Start sign language early
Each day, in a variety of ways, we communicate with our children. Those moments that go beyond spoken language. It’s in our tone of voice, our body language (I am told I have a “mom look”), our gestures and so much more. So here is a new communication strategy to try … sign language.
New research is out the demonstrates the benefits of using sign language with infants. Its purpose is a different form of communication with little ones about their unmet needs. It aids in social development, communication and bonding.
Children begin to connect the sounds of words with their meaning at age 6-8 months. So let’s consider the benefits of signing with your child from an early age.
Build a stronger bond
Signing closes the gap between misunderstanding and understanding. Benefits reported by babysignlanguage.com also include: parents and children that sign report feeling closer and more tuned in to each other, babies that sign have fewer moments of distress, and parents report feeling better about themselves and more confident about parenting. It has the potential to increase the feeling of closeness in a whole new way.
Who doesn’t want less tantrums? Dr. Joseph Garcia, who founded the “Sign With Your Baby” system tells, says that a baby’s brain is fully capable of learning to sign, and “the more signs babies learn, the more it could reduce those tantrums that come with the terrible twos [because] they’re not as frustrated with communicating what’s on their minds.” Families that sign report that both parents and child experience less frustration. Together you can figure out needs and wants before a tantrum occurs. Less tantrums means more quality time to spend as a family.
A recent study claims that babies who sign may have a higher IQ by as much as 12 points over the long-term. The research suggests that reasoning skills, coupled with language, helps develop an expanded vocabulary. In turn, those kids read earlier, better, and go on to do better in school.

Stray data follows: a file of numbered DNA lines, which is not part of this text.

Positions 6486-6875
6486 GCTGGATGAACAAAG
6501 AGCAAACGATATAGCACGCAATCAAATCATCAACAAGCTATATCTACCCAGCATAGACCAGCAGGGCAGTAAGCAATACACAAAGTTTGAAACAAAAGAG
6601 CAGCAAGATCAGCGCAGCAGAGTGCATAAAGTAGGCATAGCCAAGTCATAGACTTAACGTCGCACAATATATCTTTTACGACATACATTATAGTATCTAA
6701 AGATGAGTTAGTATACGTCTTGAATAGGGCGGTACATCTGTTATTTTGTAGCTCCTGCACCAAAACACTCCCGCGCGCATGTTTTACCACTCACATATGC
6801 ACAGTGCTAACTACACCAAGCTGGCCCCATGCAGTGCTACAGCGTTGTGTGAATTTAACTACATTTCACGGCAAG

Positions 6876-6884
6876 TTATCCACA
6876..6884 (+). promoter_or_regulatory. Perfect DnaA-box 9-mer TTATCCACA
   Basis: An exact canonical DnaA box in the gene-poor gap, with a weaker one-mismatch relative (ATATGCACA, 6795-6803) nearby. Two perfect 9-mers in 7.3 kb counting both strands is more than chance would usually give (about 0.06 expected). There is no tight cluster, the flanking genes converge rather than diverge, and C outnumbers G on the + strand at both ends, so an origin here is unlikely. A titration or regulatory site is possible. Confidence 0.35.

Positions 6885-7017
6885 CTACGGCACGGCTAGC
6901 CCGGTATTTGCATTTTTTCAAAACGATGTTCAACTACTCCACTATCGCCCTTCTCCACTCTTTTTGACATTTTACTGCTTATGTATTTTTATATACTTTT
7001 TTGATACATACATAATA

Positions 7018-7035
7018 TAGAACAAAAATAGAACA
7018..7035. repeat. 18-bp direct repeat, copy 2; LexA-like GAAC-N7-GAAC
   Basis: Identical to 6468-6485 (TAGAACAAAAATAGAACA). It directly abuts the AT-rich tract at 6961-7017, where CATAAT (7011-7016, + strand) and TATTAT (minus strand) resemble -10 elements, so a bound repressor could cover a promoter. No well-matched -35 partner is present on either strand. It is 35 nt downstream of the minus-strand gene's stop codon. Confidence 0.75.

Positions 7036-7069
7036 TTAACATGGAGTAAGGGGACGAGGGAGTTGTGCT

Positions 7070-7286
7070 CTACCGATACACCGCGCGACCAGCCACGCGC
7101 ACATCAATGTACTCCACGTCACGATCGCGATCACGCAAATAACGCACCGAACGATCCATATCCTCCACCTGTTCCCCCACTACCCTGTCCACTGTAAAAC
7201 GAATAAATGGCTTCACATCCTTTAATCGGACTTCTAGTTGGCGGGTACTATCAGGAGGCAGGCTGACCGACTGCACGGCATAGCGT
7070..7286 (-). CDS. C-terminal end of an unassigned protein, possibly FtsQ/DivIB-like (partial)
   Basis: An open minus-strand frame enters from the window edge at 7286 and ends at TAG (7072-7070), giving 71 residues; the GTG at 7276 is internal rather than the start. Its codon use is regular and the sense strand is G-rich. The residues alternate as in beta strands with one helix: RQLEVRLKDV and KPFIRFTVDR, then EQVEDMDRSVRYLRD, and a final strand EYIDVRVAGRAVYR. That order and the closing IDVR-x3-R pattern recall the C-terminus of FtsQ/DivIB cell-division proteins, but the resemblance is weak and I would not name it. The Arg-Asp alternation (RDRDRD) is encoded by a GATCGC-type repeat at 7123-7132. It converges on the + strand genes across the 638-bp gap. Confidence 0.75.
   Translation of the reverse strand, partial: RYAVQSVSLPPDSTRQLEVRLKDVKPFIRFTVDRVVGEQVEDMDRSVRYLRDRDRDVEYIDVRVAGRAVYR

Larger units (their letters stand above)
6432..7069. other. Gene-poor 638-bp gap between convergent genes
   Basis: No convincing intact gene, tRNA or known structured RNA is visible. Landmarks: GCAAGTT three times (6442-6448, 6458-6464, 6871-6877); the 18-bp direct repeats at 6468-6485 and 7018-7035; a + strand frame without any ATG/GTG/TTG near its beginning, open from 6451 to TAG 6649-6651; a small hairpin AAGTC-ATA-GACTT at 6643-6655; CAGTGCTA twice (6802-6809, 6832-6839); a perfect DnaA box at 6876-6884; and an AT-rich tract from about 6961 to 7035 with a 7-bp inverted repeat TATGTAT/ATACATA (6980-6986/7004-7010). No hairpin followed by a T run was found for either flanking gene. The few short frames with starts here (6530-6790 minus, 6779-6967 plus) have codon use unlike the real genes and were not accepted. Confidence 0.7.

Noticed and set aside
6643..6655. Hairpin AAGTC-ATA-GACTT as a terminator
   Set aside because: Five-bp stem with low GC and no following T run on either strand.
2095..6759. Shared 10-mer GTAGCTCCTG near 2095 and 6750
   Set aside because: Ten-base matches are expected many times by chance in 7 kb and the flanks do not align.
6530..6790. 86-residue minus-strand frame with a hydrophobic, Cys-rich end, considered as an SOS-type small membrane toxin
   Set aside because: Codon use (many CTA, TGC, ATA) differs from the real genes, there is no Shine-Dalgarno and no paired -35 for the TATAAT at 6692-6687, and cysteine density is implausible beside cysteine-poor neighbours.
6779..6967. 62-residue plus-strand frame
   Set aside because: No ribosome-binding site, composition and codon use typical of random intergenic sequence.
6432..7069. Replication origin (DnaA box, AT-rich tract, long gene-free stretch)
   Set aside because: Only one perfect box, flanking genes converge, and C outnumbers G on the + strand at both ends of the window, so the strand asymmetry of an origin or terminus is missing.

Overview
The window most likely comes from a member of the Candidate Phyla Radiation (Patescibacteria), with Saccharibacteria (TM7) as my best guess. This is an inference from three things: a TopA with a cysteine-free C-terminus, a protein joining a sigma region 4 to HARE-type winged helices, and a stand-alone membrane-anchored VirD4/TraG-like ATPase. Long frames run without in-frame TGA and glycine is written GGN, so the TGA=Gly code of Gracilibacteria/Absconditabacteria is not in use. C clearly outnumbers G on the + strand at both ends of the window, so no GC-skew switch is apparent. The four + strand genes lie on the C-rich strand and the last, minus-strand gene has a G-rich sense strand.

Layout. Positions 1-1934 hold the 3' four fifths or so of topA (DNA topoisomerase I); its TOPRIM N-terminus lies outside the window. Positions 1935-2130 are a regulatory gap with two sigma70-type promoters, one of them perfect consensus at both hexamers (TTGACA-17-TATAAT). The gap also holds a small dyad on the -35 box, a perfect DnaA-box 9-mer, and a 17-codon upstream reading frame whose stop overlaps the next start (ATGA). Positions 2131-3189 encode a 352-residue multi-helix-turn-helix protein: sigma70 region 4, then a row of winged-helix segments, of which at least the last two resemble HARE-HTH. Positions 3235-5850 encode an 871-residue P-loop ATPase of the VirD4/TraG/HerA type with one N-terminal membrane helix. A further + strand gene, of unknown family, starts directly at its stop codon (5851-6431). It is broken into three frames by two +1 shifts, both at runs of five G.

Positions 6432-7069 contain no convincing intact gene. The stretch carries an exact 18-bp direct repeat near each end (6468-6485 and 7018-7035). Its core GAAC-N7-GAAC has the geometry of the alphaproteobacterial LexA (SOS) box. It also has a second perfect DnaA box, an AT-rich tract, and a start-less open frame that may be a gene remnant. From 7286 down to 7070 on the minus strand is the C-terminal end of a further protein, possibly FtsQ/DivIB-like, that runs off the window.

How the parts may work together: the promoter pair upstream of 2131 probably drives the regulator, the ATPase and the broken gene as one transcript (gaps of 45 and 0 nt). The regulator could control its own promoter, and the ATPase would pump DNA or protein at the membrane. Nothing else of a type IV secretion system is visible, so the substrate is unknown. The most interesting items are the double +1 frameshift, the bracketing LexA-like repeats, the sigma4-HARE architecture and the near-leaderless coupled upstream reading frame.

While some parents are concerned that a child may become to dependent on the sign languages and speak less, research suggests otherwise. Saying the word, paired with the sing language increases a child’s language development. Children who see and hear the word, often speak sooner. It also helps establishes eye contact and fosters greater social skills. Research also suggests that when a child learns how to speak the word, they often lose the sign language gesture.
Sign language helps improve confidence and self-esteem. If your baby can communicate their needs, they’re bound to feel good about themselves. Coupled with less tantrums and a stronger bond with their parent(s), will make any child more confident.
The Mayo Clinic reports that parents/caregivers should be realistic with expectations, persistent with the repetition of speaking and signing those common words, and most of all, remain patient.
I really hope you consider this method of communication with your little one. If you are interested on more information or videos on learning or teaching sign language, visit http://signingupllc.com
Carrie Kube is a director for Iowa River Valley Early Childhood Area Board. All thoughts and opinions expressed are that of the author and not the board and/or its community partners.